The development team is proficient when it comes to detecting threats and incorporating top-notch security features into the software. Moreover, the OS comes with a security-enhanced kernel extension.

So, if you’re looking for a Windows alternative with improved security, performance, and stability, CentOS would do.

So, what architect does it support? Well, CentOS 7 supports x86-64; this means the software can run on both 32-bit and 64-bit platforms.

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13. Chrome OS

Chrome OS is a Linux-based, web-browser-powered operating system developed by Google. The operating system relies on cloud servers and an internet connection to work.

By default, Chrome OS is used in Chromebooks. Its open-source version is known as Chromium OS and it comes pre-installed on most devices.

Its user interface is inspired by the Google Chrome browser concept. Chrome OS has a very short booting time due to its easy process. All Google Chrome web apps can be run on this operating system.

Chrome OS also features simplicity and security. You won’t have to worry about security updates, Trojans, malware, and viruses. It is also lightweight when compared to

Windows. This means you can install the operating system on any hardware, new or old. If you’re into word processing and social networking, this is your OS.

The application runtime for chrome also allows you to run several specific Android apps here. If you like deep web browsing, Chrome OS will offer high speeds and an excellent browsing experience.

The Chrome operating system offers easy access to all its features and offline access to Google products. It also has a longer battery life for most devices and is also compatible with touchscreen devices.

Chrome OS is developed with built-in security features that you may not find in Windows.

14. Ubuntu

Developed by Canonical Inc., this Linux-based operating system also works on servers and smartphones.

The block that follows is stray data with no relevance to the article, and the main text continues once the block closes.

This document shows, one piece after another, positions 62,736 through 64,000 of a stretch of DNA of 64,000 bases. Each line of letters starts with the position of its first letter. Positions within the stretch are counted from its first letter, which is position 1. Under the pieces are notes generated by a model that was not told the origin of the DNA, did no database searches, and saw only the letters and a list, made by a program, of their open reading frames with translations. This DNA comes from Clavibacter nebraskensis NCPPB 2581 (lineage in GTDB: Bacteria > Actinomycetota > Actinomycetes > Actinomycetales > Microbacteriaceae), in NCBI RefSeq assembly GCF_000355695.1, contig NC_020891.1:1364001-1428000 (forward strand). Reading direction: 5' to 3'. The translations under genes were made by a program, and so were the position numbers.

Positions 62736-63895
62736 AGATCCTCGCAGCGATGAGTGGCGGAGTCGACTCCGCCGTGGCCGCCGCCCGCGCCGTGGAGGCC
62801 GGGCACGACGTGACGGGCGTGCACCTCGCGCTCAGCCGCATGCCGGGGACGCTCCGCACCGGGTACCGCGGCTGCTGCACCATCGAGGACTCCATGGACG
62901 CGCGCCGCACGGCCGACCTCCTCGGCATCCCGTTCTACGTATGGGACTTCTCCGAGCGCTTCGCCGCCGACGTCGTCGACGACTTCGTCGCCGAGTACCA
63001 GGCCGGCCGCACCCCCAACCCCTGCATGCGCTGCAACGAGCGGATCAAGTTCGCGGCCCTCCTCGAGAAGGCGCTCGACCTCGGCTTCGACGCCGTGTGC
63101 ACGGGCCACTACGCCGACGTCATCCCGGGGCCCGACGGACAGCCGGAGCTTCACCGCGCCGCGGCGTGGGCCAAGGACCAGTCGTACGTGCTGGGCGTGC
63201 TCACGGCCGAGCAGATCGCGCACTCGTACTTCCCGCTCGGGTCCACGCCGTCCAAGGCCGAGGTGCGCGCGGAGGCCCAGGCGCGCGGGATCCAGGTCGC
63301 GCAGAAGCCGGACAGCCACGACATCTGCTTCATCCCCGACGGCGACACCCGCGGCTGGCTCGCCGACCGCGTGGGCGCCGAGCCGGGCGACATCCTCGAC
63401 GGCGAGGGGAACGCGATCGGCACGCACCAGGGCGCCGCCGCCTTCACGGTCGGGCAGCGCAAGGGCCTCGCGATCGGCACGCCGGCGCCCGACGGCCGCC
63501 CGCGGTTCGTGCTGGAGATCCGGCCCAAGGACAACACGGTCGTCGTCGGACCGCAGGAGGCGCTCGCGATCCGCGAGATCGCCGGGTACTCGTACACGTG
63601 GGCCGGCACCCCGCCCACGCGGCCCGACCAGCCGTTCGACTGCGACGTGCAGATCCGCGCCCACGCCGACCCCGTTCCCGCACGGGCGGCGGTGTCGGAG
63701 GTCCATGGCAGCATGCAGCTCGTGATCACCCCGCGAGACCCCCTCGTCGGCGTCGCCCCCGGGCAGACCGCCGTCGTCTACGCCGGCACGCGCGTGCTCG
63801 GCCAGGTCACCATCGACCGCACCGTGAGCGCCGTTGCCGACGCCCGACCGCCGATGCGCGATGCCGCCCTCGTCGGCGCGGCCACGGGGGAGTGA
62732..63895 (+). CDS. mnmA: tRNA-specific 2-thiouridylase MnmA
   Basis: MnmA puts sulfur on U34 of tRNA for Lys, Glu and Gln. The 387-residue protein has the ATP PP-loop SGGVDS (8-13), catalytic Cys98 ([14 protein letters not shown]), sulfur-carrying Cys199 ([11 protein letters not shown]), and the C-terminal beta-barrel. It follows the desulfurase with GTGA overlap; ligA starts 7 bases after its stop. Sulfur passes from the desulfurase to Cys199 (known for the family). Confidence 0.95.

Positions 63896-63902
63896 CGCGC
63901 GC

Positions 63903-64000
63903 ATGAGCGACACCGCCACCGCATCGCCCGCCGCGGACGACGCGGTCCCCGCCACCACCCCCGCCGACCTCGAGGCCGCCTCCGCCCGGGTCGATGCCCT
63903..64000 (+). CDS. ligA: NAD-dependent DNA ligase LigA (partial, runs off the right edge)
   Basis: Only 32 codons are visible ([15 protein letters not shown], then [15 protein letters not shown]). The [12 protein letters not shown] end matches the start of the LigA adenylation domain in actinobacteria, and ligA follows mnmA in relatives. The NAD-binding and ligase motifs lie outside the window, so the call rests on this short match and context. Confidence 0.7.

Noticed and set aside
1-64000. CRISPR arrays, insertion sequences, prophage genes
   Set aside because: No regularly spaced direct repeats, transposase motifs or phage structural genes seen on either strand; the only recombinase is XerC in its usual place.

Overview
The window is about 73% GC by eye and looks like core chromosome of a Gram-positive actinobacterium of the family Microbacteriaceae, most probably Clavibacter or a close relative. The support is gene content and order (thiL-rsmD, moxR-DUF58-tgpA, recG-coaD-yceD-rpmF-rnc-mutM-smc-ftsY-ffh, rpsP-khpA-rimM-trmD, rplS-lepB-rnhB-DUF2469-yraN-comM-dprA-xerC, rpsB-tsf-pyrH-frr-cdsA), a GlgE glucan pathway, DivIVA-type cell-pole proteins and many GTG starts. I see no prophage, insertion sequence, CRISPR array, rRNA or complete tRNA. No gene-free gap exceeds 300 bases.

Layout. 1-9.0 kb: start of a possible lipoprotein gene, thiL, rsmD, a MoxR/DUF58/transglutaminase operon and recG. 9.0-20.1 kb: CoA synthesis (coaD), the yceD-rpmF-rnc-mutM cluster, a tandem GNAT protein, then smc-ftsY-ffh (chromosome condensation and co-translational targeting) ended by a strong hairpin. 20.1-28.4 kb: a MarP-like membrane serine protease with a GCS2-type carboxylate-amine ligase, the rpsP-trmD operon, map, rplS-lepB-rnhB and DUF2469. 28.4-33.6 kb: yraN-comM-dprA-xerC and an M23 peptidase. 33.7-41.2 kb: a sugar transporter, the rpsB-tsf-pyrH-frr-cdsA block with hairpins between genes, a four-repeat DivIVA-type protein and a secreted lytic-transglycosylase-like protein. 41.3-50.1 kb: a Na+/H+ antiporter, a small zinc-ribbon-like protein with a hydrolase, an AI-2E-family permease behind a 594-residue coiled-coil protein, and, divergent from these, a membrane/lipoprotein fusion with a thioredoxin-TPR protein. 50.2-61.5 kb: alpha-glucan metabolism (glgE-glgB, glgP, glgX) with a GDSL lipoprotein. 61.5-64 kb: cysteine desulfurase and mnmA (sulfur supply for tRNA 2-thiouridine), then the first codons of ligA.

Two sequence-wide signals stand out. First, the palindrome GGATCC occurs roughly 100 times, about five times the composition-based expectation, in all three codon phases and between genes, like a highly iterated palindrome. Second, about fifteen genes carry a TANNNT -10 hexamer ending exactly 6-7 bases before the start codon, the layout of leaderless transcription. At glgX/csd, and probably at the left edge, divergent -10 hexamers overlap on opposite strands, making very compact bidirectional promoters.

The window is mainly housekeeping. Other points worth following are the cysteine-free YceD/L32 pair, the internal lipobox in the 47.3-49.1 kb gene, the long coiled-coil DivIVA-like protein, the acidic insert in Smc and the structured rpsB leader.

Ubuntu is feature-packed, with an interface similar to that of macOS. If you own an Apple computer, then using Ubuntu will be easy for you.

Ubuntu is also general-purpose. The operating system is powered by the Unity interface, which is pretty different from Windows’ UI philosophy. Besides tabs, it also has a sidebar for navigation.

An Ubuntu installation comes with preloaded apps like Mozilla Firefox, LibreOffice, Thunderbird email client, and more. You are also allowed to download other apps from the GNOME software store.

Image editing on Ubuntu can be achieved by grabbing GIMP, while you can use a VLC player for media. Since it receives frequent updates, you’ll have no problem using this operating system.

Ubuntu OS is compatible with many other services. For instance, you can install Skype, TeamViewer, Google Chrome, Dropbox, and other widely used services on your device.

Ubuntu is easy to set up, user-friendly, and very compatible. The dock on the left side of the Ubuntu desktop contains basic app icons, LibreOffice for productivity, and a Firefox browser.

On the right, you’ll find settings-based features for essential functions such as sound, date, time, language, and network, among others.

You can have Ubuntu for personal and enterprise use. It is integrated with security standards and has six different privacy protocols. The built-in firewall and virus protection software saves you the cost of third-party antivirus software.

15. ReactOS

ReactOS is based on Windows NT architecture. It maintains system-level compatibility with Microsoft’s operating system for PCs.

This open-source operating system can run software such as Opera, Firefox, LibreOffice, and manage earlier versions of commercial applications like Adobe Photoshop. This is because it incorporates partial functions of the Windows emulator Wine.

Currently, ReactOS is working to maintain full compatibility. It doesn’t use any proprietary software but it’s designed for compatibility with Microsoft operating system’s applications and drivers.

ReactOS supports a lot of file systems. It can run on processors like Intel Xeon (R) x64, Intel (R) Pentium ® x64, AMD(R) Athlon(R) x64 and AMD Opteron(R) in 32-bit.

Interestingly, ReactOS can run both Firefox and Chrome.


From our evaluation, elementary seems to bag the winning trophy. It is not only open-source, but it also has advanced, customizable shortcuts on the screen.

The multitasking view enhances your organization skills as you put your activities in order and navigate through with ease.

With elementary, you get to focus on one task without any distractions. While at it, you’ll be able to monitor the apps in the background and ensure nothing happens without your permission.

About Author

Tom loves to write on technology, e-commerce & internet marketing. I started my first e-commerce company in college, designing and selling t-shirts for my campus bar crawl using print-on-demand. Having successfully established multiple 6 & 7-figure e-commerce businesses (in women’s fashion and hiking gear), I think I can share a tip or 2 to help you succeed.